The neutral condition in conflict tasks: the implications of neutral condition RT behavior on modeling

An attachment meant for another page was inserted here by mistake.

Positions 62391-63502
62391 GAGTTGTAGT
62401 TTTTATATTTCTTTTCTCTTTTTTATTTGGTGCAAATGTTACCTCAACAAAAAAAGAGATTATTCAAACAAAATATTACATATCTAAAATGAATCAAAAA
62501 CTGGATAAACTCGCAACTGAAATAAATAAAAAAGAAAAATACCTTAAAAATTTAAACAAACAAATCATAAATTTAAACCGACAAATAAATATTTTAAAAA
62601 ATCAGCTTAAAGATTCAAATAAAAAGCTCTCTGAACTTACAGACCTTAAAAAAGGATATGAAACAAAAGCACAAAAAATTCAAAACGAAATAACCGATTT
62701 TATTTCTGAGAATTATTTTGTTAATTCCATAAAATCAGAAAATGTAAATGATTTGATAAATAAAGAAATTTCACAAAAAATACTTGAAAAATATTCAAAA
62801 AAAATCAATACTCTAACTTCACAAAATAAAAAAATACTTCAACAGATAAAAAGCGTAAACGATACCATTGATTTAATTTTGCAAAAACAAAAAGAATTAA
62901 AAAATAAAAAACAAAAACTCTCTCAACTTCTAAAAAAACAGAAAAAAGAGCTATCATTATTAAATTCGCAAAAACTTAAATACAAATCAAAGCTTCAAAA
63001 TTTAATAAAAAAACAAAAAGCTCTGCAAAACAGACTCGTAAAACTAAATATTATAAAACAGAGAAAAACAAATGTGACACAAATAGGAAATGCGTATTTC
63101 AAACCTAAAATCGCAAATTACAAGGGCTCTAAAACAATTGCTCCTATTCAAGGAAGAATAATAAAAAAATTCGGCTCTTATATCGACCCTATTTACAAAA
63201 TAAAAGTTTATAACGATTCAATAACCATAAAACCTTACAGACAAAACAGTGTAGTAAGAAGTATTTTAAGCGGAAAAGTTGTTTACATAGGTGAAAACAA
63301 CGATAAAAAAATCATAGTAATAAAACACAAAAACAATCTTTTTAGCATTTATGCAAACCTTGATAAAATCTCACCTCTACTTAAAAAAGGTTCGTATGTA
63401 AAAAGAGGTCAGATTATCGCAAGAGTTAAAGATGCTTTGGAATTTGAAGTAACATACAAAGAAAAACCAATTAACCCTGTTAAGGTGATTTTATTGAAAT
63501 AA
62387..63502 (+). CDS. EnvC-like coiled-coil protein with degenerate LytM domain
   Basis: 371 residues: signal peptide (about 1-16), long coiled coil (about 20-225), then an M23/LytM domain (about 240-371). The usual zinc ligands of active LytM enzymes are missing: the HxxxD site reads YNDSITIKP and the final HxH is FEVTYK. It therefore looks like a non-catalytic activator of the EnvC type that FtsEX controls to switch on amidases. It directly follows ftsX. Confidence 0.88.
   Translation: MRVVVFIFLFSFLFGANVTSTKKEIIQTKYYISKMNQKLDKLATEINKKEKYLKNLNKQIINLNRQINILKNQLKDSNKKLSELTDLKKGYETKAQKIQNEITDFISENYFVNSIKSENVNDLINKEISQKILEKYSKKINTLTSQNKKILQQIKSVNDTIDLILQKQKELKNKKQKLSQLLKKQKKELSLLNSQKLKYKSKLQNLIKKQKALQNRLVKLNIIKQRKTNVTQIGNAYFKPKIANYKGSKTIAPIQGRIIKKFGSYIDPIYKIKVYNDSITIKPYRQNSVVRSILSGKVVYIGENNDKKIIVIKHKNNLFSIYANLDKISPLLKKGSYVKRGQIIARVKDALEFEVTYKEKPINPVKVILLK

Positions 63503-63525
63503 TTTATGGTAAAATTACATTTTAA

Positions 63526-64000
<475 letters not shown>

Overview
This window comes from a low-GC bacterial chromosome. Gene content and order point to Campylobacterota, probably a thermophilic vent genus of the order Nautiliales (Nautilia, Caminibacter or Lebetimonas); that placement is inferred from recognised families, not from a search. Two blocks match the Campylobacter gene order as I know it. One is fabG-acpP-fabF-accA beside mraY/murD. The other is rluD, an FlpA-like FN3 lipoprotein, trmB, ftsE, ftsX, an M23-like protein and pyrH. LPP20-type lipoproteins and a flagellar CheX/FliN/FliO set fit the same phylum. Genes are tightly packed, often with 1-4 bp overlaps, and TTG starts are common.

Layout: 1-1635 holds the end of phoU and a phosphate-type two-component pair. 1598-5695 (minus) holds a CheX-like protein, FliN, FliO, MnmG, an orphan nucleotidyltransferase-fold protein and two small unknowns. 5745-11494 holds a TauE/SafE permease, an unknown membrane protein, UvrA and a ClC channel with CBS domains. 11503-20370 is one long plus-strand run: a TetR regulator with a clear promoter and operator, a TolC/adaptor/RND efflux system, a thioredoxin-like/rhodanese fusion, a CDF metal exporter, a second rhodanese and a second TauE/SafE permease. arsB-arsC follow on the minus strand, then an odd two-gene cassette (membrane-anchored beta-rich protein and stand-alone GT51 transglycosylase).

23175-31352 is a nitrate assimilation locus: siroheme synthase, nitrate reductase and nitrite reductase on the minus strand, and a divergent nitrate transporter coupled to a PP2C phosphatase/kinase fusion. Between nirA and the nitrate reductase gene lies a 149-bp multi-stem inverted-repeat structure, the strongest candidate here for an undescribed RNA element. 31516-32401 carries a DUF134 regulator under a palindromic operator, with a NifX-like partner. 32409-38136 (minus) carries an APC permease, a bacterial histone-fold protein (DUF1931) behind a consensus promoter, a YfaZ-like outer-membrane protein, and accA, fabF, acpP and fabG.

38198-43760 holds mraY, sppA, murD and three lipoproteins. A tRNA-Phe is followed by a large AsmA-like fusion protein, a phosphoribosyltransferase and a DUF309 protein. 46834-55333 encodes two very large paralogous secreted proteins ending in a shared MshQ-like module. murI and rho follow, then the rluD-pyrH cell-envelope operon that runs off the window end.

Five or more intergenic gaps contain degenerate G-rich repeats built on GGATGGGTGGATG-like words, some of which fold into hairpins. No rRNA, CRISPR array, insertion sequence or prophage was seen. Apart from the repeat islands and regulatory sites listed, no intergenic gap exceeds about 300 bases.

While the relation between congruent and incongruent conditions in conflict tasks has been the primary focus of cognitive control studies, the expectation of neutral condition behavior is oft ignored, or set as directly between the two conditions. However, empirical evidence suggests that average neutral reaction time (RT) contradicts this assumption. The present studies, thus, sought to, first, reinforce the informative nature of the neutral condition and, second, to highlight how it can be useful for modeling. To do this, we first explored how RT in the neutral condition of conflict tasks (Flanker, Stroop, and Simon Tasks) deviated from the predictions of current diffusion models. Many of the deterministic versions of cognitive conflict models predicted a neutral RT that is the average of the congruent and incongruent RT, called the midpoint assumption. This assumption is maintained over the time course, resulting in the parallel assumption. To investigate these assumptions, we first conducted a limited literature search that recorded the average RTs of conflict tasks with neutral conditions. Upon finding evidence of a midpoint assumption violation with smaller RT differences between the congruent and neutral conditions, we tested the prior mentioned conflict tasks with two different, distinct sets of stimuli. The results suggested that a violation of the midpoint assumption is present in different manners depending on the conflict task and the stimuli. Then, a follow up study was performed in order to test the parallel assumption via the Speed-Accuracy Tradeoff paradigm. From the results, clear violations of the parallel assumption were observed in all three conflict tasks. Due to the implications of these violations, the authors then suggested possible elaborations of the Diffusion Model of Conflict to account for these phenomena.